Go to any first grade classroom and ask kids what they want to be when they grow up.  You will surely get a number of inspiring and entertaining responses.  From doctor to dinosaur or professional athlete to astronaut, you can see the wonderment in their eyes when they talk about their futures.  I guarantee you that not a single one of those kids will say economic developer.  Well, that’s what I do (most days).  I am an economic developer, and the fascinating thing about my profession is that most people really don’t know what we do.  Ever more fascinating is that most economic developers really don’t know how they ended up as economic developers.  From the ranks of public administrators and MBA’s, we all kind of meander our way through government and the private sector and find this dynamic profession that links the vibrancy of community building with the innovation of the business.  So, as we celebrate National Economic Development Week, I wanted to give each of you a little bit of insight into how an economic developer helps figure out what a community should be when it grows up.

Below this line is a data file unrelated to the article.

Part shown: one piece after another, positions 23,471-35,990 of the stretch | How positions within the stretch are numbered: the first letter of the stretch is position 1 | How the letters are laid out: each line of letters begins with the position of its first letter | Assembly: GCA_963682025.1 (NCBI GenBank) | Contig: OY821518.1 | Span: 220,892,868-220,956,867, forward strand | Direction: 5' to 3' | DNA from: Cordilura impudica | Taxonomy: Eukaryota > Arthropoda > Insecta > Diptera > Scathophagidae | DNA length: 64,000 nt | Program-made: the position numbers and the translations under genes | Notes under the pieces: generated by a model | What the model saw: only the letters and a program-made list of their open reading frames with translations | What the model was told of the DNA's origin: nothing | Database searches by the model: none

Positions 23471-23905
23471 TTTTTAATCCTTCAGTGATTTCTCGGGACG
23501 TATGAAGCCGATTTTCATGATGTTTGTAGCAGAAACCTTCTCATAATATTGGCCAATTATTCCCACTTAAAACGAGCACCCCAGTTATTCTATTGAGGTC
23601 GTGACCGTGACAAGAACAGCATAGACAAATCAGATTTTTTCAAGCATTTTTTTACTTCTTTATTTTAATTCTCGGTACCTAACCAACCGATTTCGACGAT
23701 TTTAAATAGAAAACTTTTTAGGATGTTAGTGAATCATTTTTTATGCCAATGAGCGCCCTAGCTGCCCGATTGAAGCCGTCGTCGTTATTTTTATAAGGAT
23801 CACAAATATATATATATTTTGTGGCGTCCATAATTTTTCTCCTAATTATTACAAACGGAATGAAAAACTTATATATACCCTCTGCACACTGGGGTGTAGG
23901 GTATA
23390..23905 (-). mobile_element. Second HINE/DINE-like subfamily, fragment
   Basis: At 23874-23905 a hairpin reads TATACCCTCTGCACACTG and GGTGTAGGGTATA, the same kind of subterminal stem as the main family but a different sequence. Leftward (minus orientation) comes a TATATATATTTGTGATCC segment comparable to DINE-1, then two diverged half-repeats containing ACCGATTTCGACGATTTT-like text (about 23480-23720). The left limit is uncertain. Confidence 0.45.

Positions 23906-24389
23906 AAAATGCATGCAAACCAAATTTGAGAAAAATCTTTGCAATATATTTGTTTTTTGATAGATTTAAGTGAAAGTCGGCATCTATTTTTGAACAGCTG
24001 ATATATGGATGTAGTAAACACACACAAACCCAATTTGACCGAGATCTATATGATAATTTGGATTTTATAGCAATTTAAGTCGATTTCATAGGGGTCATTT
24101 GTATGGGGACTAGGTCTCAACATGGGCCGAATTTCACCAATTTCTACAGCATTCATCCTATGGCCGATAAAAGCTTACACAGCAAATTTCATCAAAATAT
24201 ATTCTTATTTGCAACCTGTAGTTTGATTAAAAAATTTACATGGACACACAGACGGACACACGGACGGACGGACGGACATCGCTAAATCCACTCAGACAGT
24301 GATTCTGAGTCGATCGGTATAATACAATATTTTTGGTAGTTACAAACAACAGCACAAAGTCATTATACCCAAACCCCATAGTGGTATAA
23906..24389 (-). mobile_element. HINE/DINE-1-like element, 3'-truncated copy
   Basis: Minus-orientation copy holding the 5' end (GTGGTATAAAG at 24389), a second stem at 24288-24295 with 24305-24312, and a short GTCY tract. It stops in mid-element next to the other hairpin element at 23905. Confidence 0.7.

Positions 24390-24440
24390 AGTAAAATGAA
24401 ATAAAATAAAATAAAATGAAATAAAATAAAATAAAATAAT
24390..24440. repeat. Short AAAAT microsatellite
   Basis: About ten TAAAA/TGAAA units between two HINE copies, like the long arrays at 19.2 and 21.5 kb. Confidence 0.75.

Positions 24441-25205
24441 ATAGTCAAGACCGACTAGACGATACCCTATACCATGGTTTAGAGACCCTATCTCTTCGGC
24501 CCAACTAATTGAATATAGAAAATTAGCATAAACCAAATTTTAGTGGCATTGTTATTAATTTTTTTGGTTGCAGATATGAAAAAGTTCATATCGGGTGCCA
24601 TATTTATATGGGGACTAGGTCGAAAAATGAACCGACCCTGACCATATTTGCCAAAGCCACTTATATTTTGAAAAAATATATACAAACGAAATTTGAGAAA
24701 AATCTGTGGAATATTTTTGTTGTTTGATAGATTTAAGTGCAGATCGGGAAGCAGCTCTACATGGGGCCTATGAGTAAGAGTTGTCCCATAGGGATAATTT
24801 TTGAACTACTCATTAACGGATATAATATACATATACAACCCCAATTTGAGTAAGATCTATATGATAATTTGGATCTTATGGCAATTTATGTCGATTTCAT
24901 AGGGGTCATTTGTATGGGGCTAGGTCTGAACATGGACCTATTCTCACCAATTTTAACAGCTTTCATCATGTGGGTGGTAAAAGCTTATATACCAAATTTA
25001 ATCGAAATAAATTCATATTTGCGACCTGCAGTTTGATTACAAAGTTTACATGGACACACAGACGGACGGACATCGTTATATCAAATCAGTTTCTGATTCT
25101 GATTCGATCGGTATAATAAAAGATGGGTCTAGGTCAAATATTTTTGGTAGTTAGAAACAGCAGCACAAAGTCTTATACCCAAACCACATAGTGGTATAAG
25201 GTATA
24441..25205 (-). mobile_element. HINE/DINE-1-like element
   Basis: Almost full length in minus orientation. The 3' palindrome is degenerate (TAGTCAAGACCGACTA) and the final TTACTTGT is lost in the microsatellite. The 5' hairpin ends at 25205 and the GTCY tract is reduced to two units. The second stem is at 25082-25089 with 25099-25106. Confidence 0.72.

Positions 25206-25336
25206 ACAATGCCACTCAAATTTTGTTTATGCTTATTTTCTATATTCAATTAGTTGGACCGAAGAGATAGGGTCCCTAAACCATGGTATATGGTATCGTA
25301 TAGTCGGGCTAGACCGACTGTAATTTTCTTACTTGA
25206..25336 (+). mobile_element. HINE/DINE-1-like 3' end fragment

Economic development is, at its core, a function of government that exists to improve the economic well-being and quality of life for communities. It drives business growth and spurs job growth. It provides services that enhance downtowns, neighborhoods and parks. It offers assistance that helps strengthen the workforce and talent pool.  Altogether, its impact is far-reaching and significant.

As we near the end of National Economic Development Week, it is important to reflect on what economic development has meant for Macomb County and what it will mean for the future of our region. But before we dive into the details specific to our area, let me share some of my background.